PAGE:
Terrorism insurance provides protection against any loss or damage caused by terrorist activities. Title insurance provides a guarantee that title to real property is vested in the purchaser and/or mortgagee, free and clear of liens or encumbrances. It is usually issued in conjunction with a search of the public records performed at the time of a real estate transaction. Travel insurance is an insurance cover taken by those who travel abroad, which covers certain losses such as medical expenses, lost of personal belongings, travel delay, personal liabilities, etc. Workers' compensation insurance replaces all or part of a worker's wages lost and accompanying medical expense incurred because of a job-related injury.
Advantages of Life Insurance :
Life insurance has no competition from any other business. Many people think that life insurance is an investment or a means of saving. This is not a correct view. When a person saves, the amount of funds available at any time is equal to the amount of money set aside in the past, plus interest. This is so in a fixed deposit in the bank, in national savings certificates, in mutual funds and all other savings instruments. If the money is invested in buying shares and stocks, there is the risk of the money being lost in the fluctuations of the stock market. Even if there is no loss, the available money at any time is the amount invested plus appreciation. In life insurance, however, the fund available is not the total of the savings already made (premiums paid), but the amount one wished to have at the end of the savings period (which is the next 20 or 30 years). The final fund is secured from the very beginning.
One is paying for it later, out of the savings. One has to pay for it only as long as one lives or for a lesser period if so chosen. There is no other scheme which provides this kind of benefit. Therefore life insurance has no substitute. Even so, a comparison with other forms of savings will show that life insurance has the following advantages.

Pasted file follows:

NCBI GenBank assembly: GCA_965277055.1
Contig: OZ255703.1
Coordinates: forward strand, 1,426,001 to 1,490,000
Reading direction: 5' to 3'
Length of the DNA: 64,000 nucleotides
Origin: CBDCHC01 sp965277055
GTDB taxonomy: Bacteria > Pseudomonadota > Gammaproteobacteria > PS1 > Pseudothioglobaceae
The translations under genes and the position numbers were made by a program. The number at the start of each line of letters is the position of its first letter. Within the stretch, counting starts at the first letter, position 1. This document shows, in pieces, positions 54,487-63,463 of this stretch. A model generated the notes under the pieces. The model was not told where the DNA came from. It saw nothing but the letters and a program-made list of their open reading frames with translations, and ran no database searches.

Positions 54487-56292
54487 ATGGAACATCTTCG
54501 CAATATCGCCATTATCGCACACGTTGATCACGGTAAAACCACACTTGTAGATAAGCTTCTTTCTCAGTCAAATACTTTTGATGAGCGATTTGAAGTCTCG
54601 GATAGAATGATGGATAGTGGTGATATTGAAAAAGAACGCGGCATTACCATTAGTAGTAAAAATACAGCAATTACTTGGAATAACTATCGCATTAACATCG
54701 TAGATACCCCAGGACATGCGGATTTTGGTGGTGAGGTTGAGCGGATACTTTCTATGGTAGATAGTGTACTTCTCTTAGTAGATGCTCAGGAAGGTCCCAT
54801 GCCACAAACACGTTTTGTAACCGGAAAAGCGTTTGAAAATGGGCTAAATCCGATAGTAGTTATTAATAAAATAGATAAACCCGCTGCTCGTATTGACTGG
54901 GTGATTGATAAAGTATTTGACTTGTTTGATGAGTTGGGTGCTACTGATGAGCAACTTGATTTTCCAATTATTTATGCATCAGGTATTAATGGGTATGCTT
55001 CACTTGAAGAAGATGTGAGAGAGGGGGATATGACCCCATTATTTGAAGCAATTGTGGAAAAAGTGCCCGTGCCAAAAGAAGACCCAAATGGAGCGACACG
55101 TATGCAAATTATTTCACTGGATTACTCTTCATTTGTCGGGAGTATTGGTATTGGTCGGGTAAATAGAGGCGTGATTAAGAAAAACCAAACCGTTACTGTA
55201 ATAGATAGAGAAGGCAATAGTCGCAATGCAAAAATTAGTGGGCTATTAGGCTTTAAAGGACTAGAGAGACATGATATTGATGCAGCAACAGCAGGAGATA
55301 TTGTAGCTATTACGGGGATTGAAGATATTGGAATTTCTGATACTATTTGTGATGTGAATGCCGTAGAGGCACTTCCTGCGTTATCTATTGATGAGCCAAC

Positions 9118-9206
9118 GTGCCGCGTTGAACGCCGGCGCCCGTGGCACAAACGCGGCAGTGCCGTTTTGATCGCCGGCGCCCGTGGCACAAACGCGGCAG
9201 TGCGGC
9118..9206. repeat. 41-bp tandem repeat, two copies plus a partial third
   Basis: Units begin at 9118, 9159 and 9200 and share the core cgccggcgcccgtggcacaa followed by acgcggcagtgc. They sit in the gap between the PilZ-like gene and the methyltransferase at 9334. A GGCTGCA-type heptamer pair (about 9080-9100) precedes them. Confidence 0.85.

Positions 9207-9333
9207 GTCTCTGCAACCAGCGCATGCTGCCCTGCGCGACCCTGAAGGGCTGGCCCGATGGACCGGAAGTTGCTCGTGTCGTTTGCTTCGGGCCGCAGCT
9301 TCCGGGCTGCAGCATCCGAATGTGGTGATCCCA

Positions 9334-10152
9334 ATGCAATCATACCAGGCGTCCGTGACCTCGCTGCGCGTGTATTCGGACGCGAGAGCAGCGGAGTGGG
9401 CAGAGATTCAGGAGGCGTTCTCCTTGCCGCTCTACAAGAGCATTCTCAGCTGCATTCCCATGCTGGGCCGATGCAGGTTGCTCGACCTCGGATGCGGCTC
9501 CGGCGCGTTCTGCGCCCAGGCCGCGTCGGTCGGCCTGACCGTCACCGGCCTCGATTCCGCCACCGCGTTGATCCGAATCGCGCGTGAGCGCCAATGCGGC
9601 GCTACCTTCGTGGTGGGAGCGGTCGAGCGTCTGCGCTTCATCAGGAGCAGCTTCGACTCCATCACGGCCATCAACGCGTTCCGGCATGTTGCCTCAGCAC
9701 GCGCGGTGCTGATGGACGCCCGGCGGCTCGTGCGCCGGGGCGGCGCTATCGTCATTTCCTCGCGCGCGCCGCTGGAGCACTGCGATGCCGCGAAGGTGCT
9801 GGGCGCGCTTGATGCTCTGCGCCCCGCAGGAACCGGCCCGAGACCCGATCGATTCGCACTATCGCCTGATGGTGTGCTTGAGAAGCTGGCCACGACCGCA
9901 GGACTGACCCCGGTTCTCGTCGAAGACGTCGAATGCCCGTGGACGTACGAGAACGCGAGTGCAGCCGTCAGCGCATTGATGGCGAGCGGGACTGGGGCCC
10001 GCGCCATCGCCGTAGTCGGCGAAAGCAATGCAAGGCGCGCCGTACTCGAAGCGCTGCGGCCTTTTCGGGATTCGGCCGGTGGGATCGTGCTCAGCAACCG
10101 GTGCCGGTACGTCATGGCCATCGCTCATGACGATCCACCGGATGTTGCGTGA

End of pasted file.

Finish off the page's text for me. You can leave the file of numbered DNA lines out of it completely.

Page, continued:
In the event of death, the settlement is easy. The heirs can collect the moneys quicker, because of the facility of nomination and assignment. The facility of nomination is now available for some bank accounts. There is a certain amount of compulsion to go though the plan of savings. In other forms, if one changes the original plan of savings, there is no loss. In insurance, there is a loss. Certain cannot claim the life insurance moneys. They can be protected against attachments by courts. There are tax benefits, both in income tax and in capital gains.
Marketability and liquidity are better. A life insurance policy is property and can be transferred or mortgaged. Loans can be raised against the policy. The following tenets help agents to believe in the benefits of life insurance. Such faith will enhance their determination to sell and their perseverance. Life insurance is not only the best possible way for family protection. There is no other way. Insurance is the only way to safeguard against the unpredictable risks of the future. It is unavoidable. The terms of life are hard. The terms of insurance are easy. The value of human life is far greater than the value of property. Only insurance can preserve it. Life insurance is not surpassed by many other savings or investment instrument, in terms of security, marketability, stability of value or liquidity. Insurance, including life insurance, is essential for the conservation of many businesses, just as it is in the preservation of homes. Life insurance enhances the existing standards of living. Life insurance helps people live financially solvent lives. Life insurance perpetuates life, liberty and the persuit of happiness. Life insurance is a way of life.